In 1948, after a sabbatical in Germany, he was appointed the Master of the Royal Foundation of Saint Katharine. While building work was being done, the family lived at 400 Commercial Road, the vicarage of the closed church of Saint John the Evangelist-in-the-East.
Father John and his friends then moved into the former Georgian vicarage of Saint James’s on Butcher Row, facing Cable Street, in 1948. They set up a chapel in the bombed-out vestry of Saint James’s Church as they began to rebuild.
In 1949, he played Thomas Becket in a film of TS Eliot’s Murder in the Cathedral, directed by George Hoellering, alongside Mark Dignam, Michael Aldridge, Leo McKern and Paul Rogers. Eliot himself was the Fourth Tempter, and Father John’s son Michael was the Third Priest.
Hoellering wanted someone with spiritual authority, rather than a known actor, to play the part. Father John let his hair grow long, rather than wear a wig, and entered wholeheartedly into film, with its theme of spiritual defiance of temporal authority. The film was shown in 1952 and received mixed reviews; it was never on general release, perhaps because it was over three hours long. However, Stephen Brown reported in the Church Times earlier this year [29 January 2016] on its release on DVD.
Dorothy Halsall, a sister of the community and a key figure at Saint Katharine’s, describes Father John rushing ‘about the croquet lawn, cassock tucked back, as absorbed in winning the game as he was when pacing the same lawn preparing his next sermon or lecture.’
Father John and Ethel Upton, another key woman at Saint Katharine’s at this new stage, maintained their links with the trade union movement. Trade unionists were invited to Saint Katharine’s and a centre for the Worker’s Educational Association was set up. There were courses for newly-ordained priests on ‘The Task of the Church in Industrial Society,’ seminars on ‘The Church and Society’ and on ‘The Church and the Trade Union Movement,’ invitations to public school chaplains to experience East End life, and conferences on life in the East End.
Informal and confidential meetings between dock workers and management were facilitated, the London Industrial Council met here too, the Metropolitan Industrial Mission was formed here, and there was hospitality for the Old People’s Welfare Offices.
Father John remained at Saint Katharine’s for the last 14 years of his ministry, supported by a lay community before it was replaced by members of religious orders. There he wrote Politics & Persons (1949). In 1951, with the local Franciscans, he helped found the Stepney Coloured People’s Association, of which he became President.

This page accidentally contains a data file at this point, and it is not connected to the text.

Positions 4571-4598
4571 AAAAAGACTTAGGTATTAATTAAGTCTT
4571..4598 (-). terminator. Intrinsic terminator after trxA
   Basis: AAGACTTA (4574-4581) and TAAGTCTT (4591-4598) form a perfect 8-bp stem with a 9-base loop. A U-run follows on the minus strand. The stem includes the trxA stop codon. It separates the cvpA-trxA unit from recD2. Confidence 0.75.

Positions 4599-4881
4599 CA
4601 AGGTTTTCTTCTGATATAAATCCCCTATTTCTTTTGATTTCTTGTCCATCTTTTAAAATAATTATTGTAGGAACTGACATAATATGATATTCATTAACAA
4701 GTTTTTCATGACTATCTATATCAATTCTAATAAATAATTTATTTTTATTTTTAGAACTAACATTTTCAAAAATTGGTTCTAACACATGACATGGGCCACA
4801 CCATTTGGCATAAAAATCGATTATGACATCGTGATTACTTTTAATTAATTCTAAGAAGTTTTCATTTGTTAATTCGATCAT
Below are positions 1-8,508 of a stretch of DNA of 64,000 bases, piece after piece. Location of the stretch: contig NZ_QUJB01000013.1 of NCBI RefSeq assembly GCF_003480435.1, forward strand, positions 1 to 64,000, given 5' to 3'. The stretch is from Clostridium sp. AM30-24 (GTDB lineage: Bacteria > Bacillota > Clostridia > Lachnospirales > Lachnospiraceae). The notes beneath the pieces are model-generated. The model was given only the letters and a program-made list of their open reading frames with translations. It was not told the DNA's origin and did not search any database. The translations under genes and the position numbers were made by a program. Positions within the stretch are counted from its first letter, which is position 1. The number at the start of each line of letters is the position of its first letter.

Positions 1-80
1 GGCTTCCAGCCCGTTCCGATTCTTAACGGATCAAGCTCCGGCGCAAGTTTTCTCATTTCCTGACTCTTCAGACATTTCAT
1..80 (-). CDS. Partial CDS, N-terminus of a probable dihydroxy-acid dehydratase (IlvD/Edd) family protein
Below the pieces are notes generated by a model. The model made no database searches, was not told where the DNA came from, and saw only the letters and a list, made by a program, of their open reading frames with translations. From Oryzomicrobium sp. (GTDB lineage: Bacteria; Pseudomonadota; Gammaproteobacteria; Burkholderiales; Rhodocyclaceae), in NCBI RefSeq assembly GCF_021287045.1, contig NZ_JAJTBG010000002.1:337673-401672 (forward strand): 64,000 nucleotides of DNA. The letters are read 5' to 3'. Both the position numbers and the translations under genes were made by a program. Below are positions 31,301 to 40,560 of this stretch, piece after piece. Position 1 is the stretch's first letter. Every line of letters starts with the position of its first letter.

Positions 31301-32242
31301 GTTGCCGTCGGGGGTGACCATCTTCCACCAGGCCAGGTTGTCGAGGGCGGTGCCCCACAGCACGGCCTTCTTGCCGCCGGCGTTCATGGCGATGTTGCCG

He retired at the age of 72 on 28 June 1962, and John and Mary moved to Watlington in Oxfordshire in 1962, where they lived in retirement. He died in Watlington 50 years ago on 19 March 1966 and was buried in the churchyard. His papers are held at Lambeth Palace Library.
A year after his retirement, Father John wrote of Saint Katharine’s: ‘It has been our aim to make this place a centre of life, Catholic in the deepest meaning of the word, concerned not only with the enriching of the life of the Church, but always looking outward in concern for the world and forward in adventure, believing that the Holy Spirit, active both in Church and world alike, calls for such adventure for the Kingdom of God.’
The former Chief Rabbi, Sir Israel Brodie, said Father John embodied the characteristics of the saint, with his Amos-like indignation at the grinding of the faces of the poor and his desire for radical social change.
The John Groser Memorial Trust was set up to help young people in Tower Hamlets to broaden their education by travel and voluntary service overseas. A blue plaque placed at Saint Katharine’s in 1990 describes him as a ‘priest and social reformer.’
Father John Groser, Rebel Priest of the East End, edited by Kenneth Brill and published last year , tells the story of this heroic priest.
Today [20 November 2016] in the Calendar of the Church is the Sunday before Advent and the Feast of Christ the King. It is good this morning to remember a priest whose life was committed totally to live out the values of the Kingdom all his days.